“Top London law school” tells MP Diane Abbott’s team: “Black students don’t take law”
“Black students don’t take law,” a top London law school told MP Diane Abbott’s staff, as they searched for gifted Black pupils for her award scheme – serving as a reminder why she organises it in the first place.
Gasps of disbelief rang around the audience in the House of Commons, as the MP for Stoke Newington and Hackney North gave her closing speech at the London Schools and the Black Child Academic Achievement Awards last week, which saw 24 pupils recognised for their achievements during their GCSE, A-Level and further education studies.
“We have had an excellent response to the call for nominations from schools and parents, but do you know a few weeks ago my staff rang around the top universities reminding them to nominate their students,” said Ms Abbott.
“These calls were met mostly by polite academics, but we also had some universities saying “We don’t have any students like that here,” we had one of the top law schools in London who even went as far as saying, “Black students don’t take law.”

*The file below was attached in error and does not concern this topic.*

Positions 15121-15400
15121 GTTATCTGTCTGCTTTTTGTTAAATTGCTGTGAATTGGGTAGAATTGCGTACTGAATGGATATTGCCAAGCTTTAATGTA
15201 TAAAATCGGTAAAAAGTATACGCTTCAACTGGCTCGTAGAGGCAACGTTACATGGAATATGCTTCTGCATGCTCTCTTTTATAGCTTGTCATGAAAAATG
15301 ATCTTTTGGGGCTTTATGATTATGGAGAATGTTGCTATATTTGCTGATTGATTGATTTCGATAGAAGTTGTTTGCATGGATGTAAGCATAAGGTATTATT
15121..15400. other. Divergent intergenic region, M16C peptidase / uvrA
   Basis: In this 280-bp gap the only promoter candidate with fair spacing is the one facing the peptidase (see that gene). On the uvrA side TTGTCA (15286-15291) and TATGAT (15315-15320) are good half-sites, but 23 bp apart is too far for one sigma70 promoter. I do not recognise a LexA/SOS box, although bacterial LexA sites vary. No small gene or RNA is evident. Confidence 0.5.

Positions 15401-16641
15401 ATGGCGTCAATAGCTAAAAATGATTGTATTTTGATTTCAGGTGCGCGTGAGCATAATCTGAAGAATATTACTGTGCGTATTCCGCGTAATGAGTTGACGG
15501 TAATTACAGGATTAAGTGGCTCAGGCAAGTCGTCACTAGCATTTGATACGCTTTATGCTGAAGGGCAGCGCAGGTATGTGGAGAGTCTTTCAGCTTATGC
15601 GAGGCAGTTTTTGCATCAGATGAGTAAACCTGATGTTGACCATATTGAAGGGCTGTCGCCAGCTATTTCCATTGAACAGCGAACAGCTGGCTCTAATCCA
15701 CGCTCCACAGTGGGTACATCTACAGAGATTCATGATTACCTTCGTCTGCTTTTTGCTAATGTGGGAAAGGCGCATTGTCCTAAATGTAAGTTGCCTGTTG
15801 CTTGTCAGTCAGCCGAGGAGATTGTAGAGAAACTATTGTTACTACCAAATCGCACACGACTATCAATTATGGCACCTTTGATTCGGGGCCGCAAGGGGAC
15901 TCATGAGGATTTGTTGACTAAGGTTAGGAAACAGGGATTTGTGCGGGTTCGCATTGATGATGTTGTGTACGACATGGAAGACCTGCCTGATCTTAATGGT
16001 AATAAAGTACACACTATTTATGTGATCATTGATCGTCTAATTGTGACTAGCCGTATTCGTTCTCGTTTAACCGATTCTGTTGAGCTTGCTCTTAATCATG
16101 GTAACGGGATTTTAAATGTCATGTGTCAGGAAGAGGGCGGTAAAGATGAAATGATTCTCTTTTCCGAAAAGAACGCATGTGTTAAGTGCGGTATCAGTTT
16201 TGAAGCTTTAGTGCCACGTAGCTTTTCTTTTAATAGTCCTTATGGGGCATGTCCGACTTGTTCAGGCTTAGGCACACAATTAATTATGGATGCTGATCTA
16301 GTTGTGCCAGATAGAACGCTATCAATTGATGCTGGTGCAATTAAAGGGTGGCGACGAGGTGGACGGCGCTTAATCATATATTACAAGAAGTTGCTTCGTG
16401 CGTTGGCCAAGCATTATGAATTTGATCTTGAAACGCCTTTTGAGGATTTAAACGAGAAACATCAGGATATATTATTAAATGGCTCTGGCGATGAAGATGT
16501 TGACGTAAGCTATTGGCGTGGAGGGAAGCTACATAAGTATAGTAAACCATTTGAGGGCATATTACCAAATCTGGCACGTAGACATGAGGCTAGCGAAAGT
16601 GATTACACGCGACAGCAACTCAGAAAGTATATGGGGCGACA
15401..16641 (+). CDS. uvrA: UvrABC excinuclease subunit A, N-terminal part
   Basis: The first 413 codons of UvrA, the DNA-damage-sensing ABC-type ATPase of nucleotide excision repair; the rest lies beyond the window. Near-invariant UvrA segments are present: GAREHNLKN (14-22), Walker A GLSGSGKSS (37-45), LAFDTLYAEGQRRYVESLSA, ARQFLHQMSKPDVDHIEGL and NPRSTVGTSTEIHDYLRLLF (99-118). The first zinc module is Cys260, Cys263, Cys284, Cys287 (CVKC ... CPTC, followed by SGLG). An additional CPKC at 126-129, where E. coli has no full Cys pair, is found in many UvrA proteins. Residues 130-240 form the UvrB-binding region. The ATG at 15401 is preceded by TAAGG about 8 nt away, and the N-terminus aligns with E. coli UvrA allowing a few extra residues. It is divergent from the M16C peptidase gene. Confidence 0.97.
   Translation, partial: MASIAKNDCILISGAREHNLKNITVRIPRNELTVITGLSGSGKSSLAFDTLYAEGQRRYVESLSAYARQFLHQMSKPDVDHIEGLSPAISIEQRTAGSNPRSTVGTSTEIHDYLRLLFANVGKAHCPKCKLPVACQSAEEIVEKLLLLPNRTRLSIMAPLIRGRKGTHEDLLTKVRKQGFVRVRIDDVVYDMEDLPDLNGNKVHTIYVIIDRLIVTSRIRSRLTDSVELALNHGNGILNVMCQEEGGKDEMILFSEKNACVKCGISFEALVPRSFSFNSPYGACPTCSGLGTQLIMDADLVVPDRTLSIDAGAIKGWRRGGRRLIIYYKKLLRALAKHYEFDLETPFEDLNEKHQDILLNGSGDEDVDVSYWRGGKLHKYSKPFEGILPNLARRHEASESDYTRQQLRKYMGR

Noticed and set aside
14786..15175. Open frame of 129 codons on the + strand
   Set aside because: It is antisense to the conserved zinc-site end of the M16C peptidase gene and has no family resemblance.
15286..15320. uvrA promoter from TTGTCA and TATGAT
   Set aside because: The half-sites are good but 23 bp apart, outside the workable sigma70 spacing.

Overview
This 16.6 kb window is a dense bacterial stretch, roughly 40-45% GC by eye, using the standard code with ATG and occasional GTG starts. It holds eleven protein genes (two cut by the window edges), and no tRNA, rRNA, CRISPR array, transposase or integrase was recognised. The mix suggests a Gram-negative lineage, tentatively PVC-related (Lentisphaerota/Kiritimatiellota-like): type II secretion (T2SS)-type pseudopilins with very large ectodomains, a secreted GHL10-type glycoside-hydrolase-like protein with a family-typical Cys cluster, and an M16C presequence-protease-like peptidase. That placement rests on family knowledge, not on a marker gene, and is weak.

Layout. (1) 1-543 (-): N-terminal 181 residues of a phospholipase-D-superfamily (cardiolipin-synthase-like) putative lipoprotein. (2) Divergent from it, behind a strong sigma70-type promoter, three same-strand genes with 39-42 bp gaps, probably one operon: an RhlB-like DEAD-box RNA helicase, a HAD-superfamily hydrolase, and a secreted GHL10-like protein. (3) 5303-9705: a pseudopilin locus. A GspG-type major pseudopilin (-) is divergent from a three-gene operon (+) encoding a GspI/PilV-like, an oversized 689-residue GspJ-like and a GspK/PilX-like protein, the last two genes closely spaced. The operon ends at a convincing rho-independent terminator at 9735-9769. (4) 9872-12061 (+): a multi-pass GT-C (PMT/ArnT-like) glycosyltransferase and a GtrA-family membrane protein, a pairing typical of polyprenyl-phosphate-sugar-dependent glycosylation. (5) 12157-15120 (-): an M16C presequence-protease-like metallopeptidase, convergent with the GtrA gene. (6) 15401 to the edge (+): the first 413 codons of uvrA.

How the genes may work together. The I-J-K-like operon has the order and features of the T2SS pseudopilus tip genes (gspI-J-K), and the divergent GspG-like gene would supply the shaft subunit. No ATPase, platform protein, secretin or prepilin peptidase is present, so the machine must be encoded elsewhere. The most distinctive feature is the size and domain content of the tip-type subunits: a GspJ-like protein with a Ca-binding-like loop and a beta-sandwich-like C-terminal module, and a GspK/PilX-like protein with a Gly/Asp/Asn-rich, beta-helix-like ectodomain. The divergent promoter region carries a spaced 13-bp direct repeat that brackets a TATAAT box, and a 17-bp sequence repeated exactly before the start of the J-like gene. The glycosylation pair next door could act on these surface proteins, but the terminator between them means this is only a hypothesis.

“We have a way to go in breaking down preconceptions even amongst people who should know better so I’m proud to host these awards, proud to show the world and particularly this audience tonight what our young people can achieve, and proud to say to the young people who were shortlisted, never allow this society to make you stop believing in yourself.
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“I meet young people who at quite a young age seem to think the most important thing is to be less working class, less Black, less African as if to be those things doesn’t go alongside achieving excellence, and my message has always been that you can be proud of your culture but you can also set the highest standards for yourself and you can also excel and reach the stars, like some of our celebrities here tonight exemplify.
Guest presenters at the awards which are now in their seventh year, included broadcaster Sir Trevor McDonald, ex-Spurs and England defender Ledley King and Olympic champion Christine Ohuruogu, along with singer Josh Oshu who provided entertainment afterwards.
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The awards saw Finsbury Park resident Adam Elliot- Cooper recognised as the highest achiever out of the four boys nominated in the higher education category.
Adam graduated with a 2:1 in politics from University of Nottingham, has a master’s from SOAS in Globalisation and Development and is now commencing a PhD in Human Geography at Oxford University, but his achievements outside the classroom made him stand out.
Politically active, he is a member of the Black Boys Can Association, where he hopes to introduce a nationwide mentoring programme.